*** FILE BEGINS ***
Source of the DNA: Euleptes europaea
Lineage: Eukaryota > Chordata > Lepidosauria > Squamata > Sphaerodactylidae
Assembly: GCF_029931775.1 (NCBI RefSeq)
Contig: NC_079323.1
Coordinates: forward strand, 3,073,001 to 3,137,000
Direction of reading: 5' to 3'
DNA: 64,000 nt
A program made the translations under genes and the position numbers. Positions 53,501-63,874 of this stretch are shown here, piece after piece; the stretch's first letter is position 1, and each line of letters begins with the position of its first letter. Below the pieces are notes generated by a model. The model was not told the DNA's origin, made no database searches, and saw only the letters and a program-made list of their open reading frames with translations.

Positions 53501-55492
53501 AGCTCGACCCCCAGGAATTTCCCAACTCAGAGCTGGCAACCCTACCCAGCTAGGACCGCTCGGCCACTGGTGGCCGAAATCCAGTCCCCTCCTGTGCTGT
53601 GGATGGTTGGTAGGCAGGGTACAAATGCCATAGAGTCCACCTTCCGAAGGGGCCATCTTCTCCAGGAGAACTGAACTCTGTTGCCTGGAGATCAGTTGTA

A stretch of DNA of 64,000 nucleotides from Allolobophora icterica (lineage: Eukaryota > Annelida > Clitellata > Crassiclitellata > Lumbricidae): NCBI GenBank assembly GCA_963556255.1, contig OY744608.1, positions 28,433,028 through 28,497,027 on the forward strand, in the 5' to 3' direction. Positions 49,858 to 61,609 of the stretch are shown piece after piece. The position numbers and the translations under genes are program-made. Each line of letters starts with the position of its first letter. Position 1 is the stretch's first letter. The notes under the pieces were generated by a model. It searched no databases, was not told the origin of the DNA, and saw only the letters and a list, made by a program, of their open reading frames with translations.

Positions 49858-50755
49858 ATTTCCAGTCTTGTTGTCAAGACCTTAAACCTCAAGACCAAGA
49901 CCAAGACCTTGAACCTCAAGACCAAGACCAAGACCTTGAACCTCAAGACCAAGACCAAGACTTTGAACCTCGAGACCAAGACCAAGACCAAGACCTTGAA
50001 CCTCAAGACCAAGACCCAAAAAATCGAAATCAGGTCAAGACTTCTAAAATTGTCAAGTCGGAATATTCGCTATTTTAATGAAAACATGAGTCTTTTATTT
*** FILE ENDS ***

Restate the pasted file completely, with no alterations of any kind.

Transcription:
Source of the DNA: Euleptes europaea
Lineage: Eukaryota > Chordata > Lepidosauria > Squamata > Sphaerodactylidae
Assembly: GCF_029931775.1 (NCBI RefSeq)
Contig: NC_079323.1
Coordinates: forward strand, 3,073,001 to 3,137,000
Direction of reading: 5' to 3'
DNA: 64,000 nt
A program made the translations under genes and the position numbers. Positions 53,501-63,874 of this stretch are shown here, piece after piece; the stretch's first letter is position 1, and each line of letters begins with the position of its first letter. Below the pieces are notes generated by a model. The model was not told the DNA's origin, made no database searches, and saw only the letters and a program-made list of their open reading frames with translations.

Positions 53501-55492
53501 AGCTCGACCCCCAGGAATTTCCCAACTCAGAGCTGGCAACCCTACCCAGCTAGGACCGCTCGGCCACTGGTGGCCGAAATCCAGTCCCCTCCTGTGCTGT
53601 GGATGGTTGGTAGGCAGGGTACAAATGCCATAGAGTCCACCTTCCGAAGGGGCCATCTTCTCCAGGAGAACTGAACTCTGTTGCCTGGAGATCAGTTGTA

A stretch of DNA of 64,000 nucleotides from Allolobophora icterica (lineage: Eukaryota > Annelida > Clitellata > Crassiclitellata > Lumbricidae): NCBI GenBank assembly GCA_963556255.1, contig OY744608.1, positions 28,433,028 through 28,497,027 on the forward strand, in the 5' to 3' direction. Positions 49,858 to 61,609 of the stretch are shown piece after piece. The position numbers and the translations under genes are program-made. Each line of letters starts with the position of its first letter. Position 1 is the stretch's first letter. The notes under the pieces were generated by a model. It searched no databases, was not told the origin of the DNA, and saw only the letters and a list, made by a program, of their open reading frames with translations.

Positions 49858-50755
49858 ATTTCCAGTCTTGTTGTCAAGACCTTAAACCTCAAGACCAAGA
49901 CCAAGACCTTGAACCTCAAGACCAAGACCAAGACCTTGAACCTCAAGACCAAGACCAAGACTTTGAACCTCGAGACCAAGACCAAGACCAAGACCTTGAA
50001 CCTCAAGACCAAGACCCAAAAAATCGAAATCAGGTCAAGACTTCTAAAATTGTCAAGTCGGAATATTCGCTATTTTAATGAAAACATGAGTCTTTTATTT